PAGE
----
Investigating clever scamming techniques and their evolution
by Mirko Zorz - Editor in Chief - Tuesday, 22 January 2013.
One of the most interesting things about targeted attacks now is how people up to no good are trying to shut researchers out of the equation - witness the recent phish kit that blocks anybody but the email recipient out of the phishing page. It's taking an old technique - detecting whether your browser is IE or FireFox then sending you to a targeted Fake AV download - and applying it in a new way. You'll also see a similar tactic at work should you visit a mobile device scam with a non mobile browser agent, and I'd be surprised if they don't try to refine this process further.

Although in decline compared to targeted scams, a great deal of the swindles we see contain glaring grammatical errors and clearly don't look legitimate. Yet, a great deal of people end up duped into giving their personal information and even money to the scammers. What makes people ignore the warning signs and just comply with the request?

There will always be a good chunk of people online who simply don't know a thing about scams or confidence tricks, and a paper published by a Microsoft researcher suggested that stating a 419 scammer is from Nigeria helps to "self select" targets, because only targets (or 419 baiters) would actually take the time to reply to such an obviously fraudulent missive.

Outside of 419 scams, people simply want to believe that you can get something for nothing. One of our blogs that draws the most user comments is one detailing the workings of a free Microsoft points scam; 90% of the comments are from people so desperate for freebies that they apparently disregard reading the article in favor of asking us how to get free points instead. We see a similar pattern whenever we write about a "something for nothing" scam, so clearly there's a ready and willing melting pot of end-users willing to take a chance with little or no thought for the potential consequences.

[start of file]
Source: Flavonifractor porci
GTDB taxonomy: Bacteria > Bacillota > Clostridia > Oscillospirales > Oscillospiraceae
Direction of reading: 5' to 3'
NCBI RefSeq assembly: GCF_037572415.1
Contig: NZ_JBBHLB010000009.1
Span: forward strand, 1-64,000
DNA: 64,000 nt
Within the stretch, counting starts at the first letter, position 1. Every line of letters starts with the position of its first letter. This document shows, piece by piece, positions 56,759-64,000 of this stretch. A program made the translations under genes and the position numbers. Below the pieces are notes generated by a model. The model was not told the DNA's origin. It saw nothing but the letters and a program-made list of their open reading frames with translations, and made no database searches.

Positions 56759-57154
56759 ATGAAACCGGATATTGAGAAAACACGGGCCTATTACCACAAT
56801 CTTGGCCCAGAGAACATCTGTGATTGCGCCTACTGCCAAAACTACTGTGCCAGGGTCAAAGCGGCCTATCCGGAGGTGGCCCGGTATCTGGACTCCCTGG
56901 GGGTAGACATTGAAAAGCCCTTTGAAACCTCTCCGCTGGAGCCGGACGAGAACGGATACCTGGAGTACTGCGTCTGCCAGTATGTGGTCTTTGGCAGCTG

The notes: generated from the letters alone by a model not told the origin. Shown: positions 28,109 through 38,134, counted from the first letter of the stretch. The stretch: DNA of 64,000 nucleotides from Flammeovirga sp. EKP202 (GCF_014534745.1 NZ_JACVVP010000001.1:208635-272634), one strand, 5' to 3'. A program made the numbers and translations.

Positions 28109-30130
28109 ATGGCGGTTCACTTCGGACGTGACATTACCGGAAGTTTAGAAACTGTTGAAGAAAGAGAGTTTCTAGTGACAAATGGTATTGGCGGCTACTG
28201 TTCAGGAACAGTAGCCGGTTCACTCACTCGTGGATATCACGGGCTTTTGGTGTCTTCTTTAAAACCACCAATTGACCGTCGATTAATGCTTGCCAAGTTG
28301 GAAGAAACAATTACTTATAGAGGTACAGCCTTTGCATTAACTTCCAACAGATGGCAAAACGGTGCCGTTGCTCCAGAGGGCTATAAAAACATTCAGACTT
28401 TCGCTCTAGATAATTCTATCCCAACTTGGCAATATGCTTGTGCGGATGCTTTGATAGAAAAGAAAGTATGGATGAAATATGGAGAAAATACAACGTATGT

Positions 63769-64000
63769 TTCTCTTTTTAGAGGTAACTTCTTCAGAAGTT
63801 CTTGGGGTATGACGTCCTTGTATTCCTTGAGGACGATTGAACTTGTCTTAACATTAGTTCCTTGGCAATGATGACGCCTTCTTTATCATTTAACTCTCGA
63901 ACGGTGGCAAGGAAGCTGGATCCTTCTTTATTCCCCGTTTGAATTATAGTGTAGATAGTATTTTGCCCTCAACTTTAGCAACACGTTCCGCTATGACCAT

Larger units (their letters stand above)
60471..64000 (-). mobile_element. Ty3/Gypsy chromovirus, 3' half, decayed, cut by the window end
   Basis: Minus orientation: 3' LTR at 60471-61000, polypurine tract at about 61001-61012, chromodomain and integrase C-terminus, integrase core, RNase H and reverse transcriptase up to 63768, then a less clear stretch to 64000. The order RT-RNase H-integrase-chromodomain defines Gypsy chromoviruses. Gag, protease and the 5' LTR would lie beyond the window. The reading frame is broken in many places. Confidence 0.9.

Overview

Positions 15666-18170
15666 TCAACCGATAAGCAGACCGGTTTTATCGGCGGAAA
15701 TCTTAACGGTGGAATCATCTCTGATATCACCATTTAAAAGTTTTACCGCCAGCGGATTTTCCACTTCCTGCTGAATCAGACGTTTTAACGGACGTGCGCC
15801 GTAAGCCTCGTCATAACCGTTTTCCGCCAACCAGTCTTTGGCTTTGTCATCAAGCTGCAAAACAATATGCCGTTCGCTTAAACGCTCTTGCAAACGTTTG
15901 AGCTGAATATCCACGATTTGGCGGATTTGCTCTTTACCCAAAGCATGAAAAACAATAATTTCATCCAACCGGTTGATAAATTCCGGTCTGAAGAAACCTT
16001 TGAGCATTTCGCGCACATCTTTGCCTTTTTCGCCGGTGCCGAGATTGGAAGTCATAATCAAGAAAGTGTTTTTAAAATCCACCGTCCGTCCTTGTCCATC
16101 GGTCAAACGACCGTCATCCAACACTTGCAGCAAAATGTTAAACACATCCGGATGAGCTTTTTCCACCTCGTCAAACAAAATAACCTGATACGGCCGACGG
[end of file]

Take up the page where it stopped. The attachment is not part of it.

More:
What areas of our online activities can we expect cybercriminals to target more in the near future?

Mobile devices, gaming and less well known social networks will likely be where the most interesting forms of attack will take place. Over a portion of 2011 and most of 2012, Tumblr saw some really interesting and innovative scams and attacks on end-users; now, those tactics are starting to repeat themselves and slowly but surely the userbase is growing wise. The only solution for scammers is to mix things up a little or go elsewhere, and I'd be surprised if they don't attempt to ply their trade on a newer, smaller social network.


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